* The following notice of Dr. Parr appeared in the public prints at the time of his decease.—We should be obliged if any correspondent could favour us with a more extended, as well as more authentic, detail of the events of his life.
“Dr. Samuel Parr was born at Harrow ; his father was a surgeon in that place, and his paternal grand-father was Rector of Hinckley, in Leicestershire. He was at the head of Harrow school in his fourteenth year, and on the death of the Rev. Dr. Sumner, who strongly recommended him as his successor, he was not appointed to the head mastership on account of his youthful age. At Harrow was founded his friendship with the celebrated Sir William Jones, and the Right Rev. Dr. Bennet, late Bishop of Cloyne; and almost all the boys in the upper part of the school accompanied him, when he removed to establish himself as a teacher at Stanmore, in Middlesex. He was successively master of the grammar schools of Colchester and Norwich ; and in 1780 received his first ecclesiastical preferment, the rectory of Asterby, in the diocese of Lincoln. In the year 1785, the exchange of Asterby for the perpetual curacy of Hatton, brought him into Warwickshire, where he continued to reside till the day of his death. He was twice married—first to Jane, of the ancient house of Mauleverer, in Yorkshire, and afterwards to Miss Mary Eyre, of the city of Coventry. By his first wife he had several children, all of whom died in their infancy, except Sarah and Catherine, both of whom he also survived. In addition to his benefice of Hatton, he held the living of Graffand, in Huntingdonshire, to which he was presented by Sir F.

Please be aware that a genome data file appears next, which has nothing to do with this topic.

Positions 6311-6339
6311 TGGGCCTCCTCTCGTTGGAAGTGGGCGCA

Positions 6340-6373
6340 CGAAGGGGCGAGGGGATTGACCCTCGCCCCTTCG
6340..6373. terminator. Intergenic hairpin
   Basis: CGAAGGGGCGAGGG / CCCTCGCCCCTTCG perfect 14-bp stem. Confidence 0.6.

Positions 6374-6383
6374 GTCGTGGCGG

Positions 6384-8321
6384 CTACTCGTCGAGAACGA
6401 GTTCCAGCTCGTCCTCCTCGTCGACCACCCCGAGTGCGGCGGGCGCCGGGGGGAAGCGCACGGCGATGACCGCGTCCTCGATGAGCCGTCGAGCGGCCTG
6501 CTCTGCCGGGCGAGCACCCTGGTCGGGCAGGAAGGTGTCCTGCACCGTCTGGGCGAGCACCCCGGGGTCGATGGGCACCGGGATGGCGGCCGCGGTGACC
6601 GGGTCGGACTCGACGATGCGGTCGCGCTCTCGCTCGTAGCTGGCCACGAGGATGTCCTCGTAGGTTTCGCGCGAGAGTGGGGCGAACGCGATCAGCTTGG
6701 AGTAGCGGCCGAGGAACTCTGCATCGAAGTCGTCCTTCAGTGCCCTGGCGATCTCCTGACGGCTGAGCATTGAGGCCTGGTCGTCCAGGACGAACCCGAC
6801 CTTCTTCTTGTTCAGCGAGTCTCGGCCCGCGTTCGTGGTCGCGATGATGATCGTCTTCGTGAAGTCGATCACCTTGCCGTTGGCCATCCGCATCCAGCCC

“I am not about to consider him as a faultless character: were I to do so, I should betray the trust he has reposed in me, in a manner that would, I am sure, be as offensive to the feelings of those who hear me, as to my own. He had not only his share of the faults and failings which are inseparable from our nature, but he had some that were almost peculiarly his own. But then they were such as were nobly compensated by his great and rare excellencies. Such as arose from his grand and towering genius, from his ardent and expansive mind, from his fearless and unconquerable spirit, from his love of truth and liberty, from his detestation of falsehood and oppression; and not unfrequently also, for we may scorn to conceal it, from the knowledge of his own strength, from the consciousness of transcendant talents, of learning commensurate to those talents, and of eloquence proportionate to that learning. This led him to be impatient in argument, sometimes with a dull and unoffending, often with a legitimate, and always with an arrogant or assuming adversary. From the impetuous ardour of his feelings, and the sincerity of his soul, he was apt to judge of others from himself, and this counteracted his natural sagacity, and exposed him too easily to the artifices of pretenders and impostors. Of his intellectual powers it was impossible that he should not be conscious, and this made him too open to the
Burdett, through the interest of the present Earl of Dartmouth's grand-father. Bishop Lowth also gave him a prebend in St. Paul's Cathedral. He died on Saurday, March 5th 1835, in the 79th year of his age.